After a 10-year-long fight against extradition to the United States, the Scottish man who hacked into U.S. military networks in 2001 and 2002 will be spared.
London blocked the extradition on human rights grounds and on the belief that Gary McKinnon, 46, diagnosed with Asperger's Syndrome, does not have the mental wherewithal to journey to America or stand trial here.
"Mr. McKinnon is accused of serious crimes. But there is also no doubt that he is seriously ill," British Home Secretary Theresa May told the House of Commons in London today (Oct. 16). "After careful consideration of all of the relevant material, I have concluded that Mr. McKinnon's extradition would give rise to such a high risk of him ending his life that a decision to extradite would be incompatible with Mr. McKinnon's human rights. I have therefore withdrawn the extradition order."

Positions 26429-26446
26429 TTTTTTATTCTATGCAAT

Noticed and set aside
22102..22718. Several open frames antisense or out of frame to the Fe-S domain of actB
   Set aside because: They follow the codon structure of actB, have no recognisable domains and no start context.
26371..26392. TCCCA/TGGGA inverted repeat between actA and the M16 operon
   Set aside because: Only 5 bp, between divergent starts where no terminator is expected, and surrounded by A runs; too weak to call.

McKinnon, who has never set foot in the U.S., may still face charges at home.
McKinnon confessed to accessing files he wasn't authorized to, but said he was merely hunting for evidence of UFOs and other extraterrestrial technology. An indictment, however, accuses McKinnon of deleting files and causing $800,000 in damages.
Britain is embattled in another high-profile extradition case involving WikiLeaks founder Julian Assange. Sweden has requested his extradition to face sex-crime charges, but Assange and many of his supporters believe it is a ploy to bring Assange to the U.S. in order to prosecute him for publishing a series of diplomatic cables.
Political hacking collective Anonymous has shown its support for both men by attacking government websites on their behalf.
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